The young Armit would seem to have a great future ahead of him, but what did become apparent during the event was that his future pathway is now clouded by Olympic class decisions. Finishing third behind two successful Olympians it was clear where his future should lie, however his own federation currently support a programme that may limit his chances of emulating Slater and Lööf.

Speaking openly to Sail-World he also said, "For a youth sailor moving into the Olympics it is hard to know what your options are. What is the pathway now to the Olympics? How do we prepare, not knowing with any certainty as to which classes are going to be at the Olympics? It makes it very tricky to decide."

At 80kg Armit was one of the lighter sailors at the championship, but admitted that he is already expecting to be too big to be competitive in the Laser or any of the other singlehanded classes currently proposed for the 2024 Olympics. "I'm still growing. The average size of the male population is getting bigger. With the 2024 Olympics, there is nothing for the average sized male - especially with the Finn gone."

Slater added, "There was a path set out for him, and there was a path set out for a lot of guys ahead of him and following behind him as well. That pathway is now broken."

As for the OK Dinghy, it is part of his family culture and it would be hard to imagine him not stepping in again and repeating the success his father achieved three decades ago.

Outside of the racing the organisers of the Symonite OK Worlds did a fantastic job with hospitality and onshore management, setting a benchmark that the class is determined to see repeated. The Commodore, Simon Probert, and the Chairman of the Organising Committee, Alistair Deaves, along with the rest of the committee and volunteers worked tirelessly for five years to create what they envisaged to be "the best OK Dinghy World Championship ever".

They had a lot to live up to. The camaraderie and social element of the class is something special and has to be seen to be believed. It has often been described as a cult as much as class and there is something in that.

Probert said, "It was so much work and we had so many people coming together to make it work. But it was also so much fun; I never wanted it to end."

In his closing speech on Friday night, Probert effusively thanked the 30 odd sponsors for making it happen. Each had a vital part to play, whether it was providing prizes, free beer, food, transport, water or just cash. The whole was so much greater than the parts. John Cobb, director of the headline sponsor Symonite, who presented the prizes, said he was blown away by the publicity his company had gained by supporting the event.

Following a huge about of work and effort by club members, on the final day of the championship, the organising committee was delighted to receive the news that the OK Dinghy World Championship had been certified as a Gold level Clean Regatta from Sailors for the Sea.

Through the incredible support from the club and local community, Wakatere Boating Club has achieved 20 out of the 25 the best practices that Sailors for the Sea sets to create a 'clean regatta'.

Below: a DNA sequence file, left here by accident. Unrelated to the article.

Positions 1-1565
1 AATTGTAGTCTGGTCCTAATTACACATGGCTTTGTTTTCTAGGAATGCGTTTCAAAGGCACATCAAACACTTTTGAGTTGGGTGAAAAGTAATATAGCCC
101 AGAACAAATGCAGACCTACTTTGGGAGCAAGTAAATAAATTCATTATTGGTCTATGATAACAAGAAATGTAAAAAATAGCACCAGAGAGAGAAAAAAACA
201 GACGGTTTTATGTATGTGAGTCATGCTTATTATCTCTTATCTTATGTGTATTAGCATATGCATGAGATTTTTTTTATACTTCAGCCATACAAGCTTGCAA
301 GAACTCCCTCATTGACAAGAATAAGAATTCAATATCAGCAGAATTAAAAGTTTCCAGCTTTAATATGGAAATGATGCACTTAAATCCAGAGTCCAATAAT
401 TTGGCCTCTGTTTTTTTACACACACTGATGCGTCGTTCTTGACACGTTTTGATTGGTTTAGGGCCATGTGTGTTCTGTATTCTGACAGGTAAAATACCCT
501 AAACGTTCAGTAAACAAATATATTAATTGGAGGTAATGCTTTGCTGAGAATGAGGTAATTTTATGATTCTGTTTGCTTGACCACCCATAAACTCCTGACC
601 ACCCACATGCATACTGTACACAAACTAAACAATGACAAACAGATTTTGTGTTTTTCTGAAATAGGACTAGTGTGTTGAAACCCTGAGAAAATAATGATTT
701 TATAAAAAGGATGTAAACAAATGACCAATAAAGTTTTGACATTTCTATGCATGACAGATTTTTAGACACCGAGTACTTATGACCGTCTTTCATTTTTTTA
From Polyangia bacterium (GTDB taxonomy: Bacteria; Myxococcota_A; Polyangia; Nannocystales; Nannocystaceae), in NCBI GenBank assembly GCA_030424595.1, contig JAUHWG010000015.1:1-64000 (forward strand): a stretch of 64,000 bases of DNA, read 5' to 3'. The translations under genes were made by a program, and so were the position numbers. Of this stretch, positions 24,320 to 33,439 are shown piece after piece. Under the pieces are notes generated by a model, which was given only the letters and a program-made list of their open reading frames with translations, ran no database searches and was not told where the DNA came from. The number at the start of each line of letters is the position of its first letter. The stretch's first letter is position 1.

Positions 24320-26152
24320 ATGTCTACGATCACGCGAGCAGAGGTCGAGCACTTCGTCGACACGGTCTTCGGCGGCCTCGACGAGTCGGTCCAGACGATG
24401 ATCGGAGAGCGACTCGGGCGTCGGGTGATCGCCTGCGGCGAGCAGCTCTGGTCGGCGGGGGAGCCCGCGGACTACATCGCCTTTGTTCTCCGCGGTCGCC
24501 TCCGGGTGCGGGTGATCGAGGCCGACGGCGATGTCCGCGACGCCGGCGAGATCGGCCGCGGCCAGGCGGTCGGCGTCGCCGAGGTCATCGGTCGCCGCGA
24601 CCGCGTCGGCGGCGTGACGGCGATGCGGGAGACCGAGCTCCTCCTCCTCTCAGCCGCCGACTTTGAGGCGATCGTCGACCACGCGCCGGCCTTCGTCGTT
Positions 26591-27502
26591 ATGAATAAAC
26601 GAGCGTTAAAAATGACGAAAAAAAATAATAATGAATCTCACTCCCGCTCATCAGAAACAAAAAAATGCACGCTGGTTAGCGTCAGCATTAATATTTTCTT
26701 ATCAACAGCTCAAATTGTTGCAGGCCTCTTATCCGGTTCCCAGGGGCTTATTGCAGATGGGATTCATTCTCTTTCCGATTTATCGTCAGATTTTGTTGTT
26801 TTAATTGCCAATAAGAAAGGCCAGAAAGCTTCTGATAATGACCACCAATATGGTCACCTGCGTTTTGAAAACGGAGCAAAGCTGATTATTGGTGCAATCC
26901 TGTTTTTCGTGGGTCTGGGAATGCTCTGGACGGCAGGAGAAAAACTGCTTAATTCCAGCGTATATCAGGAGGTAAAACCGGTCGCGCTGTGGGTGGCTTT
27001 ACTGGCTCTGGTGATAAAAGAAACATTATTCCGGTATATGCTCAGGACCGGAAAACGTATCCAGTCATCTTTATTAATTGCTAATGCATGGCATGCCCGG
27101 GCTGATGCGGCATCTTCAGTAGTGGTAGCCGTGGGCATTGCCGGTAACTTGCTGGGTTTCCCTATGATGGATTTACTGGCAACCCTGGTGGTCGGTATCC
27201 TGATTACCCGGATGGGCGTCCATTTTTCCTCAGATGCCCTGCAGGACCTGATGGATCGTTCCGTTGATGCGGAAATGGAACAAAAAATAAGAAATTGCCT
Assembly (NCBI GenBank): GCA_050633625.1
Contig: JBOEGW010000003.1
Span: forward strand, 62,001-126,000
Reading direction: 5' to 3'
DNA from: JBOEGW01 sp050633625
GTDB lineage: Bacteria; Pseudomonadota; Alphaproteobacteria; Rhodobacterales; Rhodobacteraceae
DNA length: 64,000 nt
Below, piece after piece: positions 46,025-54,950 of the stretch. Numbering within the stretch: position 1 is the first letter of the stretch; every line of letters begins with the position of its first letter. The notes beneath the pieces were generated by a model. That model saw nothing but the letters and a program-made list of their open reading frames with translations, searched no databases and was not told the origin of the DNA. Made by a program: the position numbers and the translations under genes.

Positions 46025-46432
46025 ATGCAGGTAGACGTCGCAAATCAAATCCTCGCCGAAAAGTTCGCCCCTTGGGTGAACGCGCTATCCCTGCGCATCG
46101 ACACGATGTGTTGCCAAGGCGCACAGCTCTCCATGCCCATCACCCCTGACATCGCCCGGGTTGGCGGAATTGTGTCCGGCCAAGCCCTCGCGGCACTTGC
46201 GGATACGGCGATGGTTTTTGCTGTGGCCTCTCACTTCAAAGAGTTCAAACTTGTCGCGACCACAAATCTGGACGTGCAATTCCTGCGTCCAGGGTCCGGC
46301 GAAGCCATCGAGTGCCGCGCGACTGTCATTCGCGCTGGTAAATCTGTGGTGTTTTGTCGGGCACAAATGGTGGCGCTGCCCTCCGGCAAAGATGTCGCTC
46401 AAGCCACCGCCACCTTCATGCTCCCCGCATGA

Throughout the last two weeks, it has been apparent to all competitors the club had gone to considerable lengths to minimize the environmental impact of the two events. The OK Dinghy National Championship, the week before, also achieved Silver level status.

So what's next?

The class is mid-way through a 10 year strategy of growth and development that appears to be working. One of the key jobs in the coming weeks is to ensure that the lessons learned in staging such a successful event are not lost. The class is working with the club to document the processes and idea developments to create a 'handbook' to pass on to future organisers. This will be a fluid project that sets the standards that sailors now expect from regattas and will hopefully be an invaluable guide to future organisers to create the kind of events that the class wants. Watch this space.

Great event management is however only part of the process. You also need great venues. In recent years the class has enjoyed events in Barbados, Thailand, Melbourne and at Bandol on the Mediterranean. Next year the class worlds heads to Marstrand in Sweden, a spiritual home of OK sailing from the 1960s. Then in 2021 it will have its first ever championship at the sailing Mecca that is Lake Garda, where it is not unlikely there will be close to 200 entries. The idyllic UK south coast resort of Lyme Regis will host in 2022 followed by The Royal Queensland Yacht Squadron in Australia in 2023.

While Slater, Lööf and ninth placed Rod Davis were the high profile names competing at Wakatere, this list is set to grow in the coming year with many others acquiring boats and looking forward to the start of the 2019 European season at the traditional Spring Cup in Medemblik in May.

As the headline in the Sail-World article said, the Symonite OK Worlds has lifted the class onto a new level for the future. One thing is certain, that level will only continue to rise.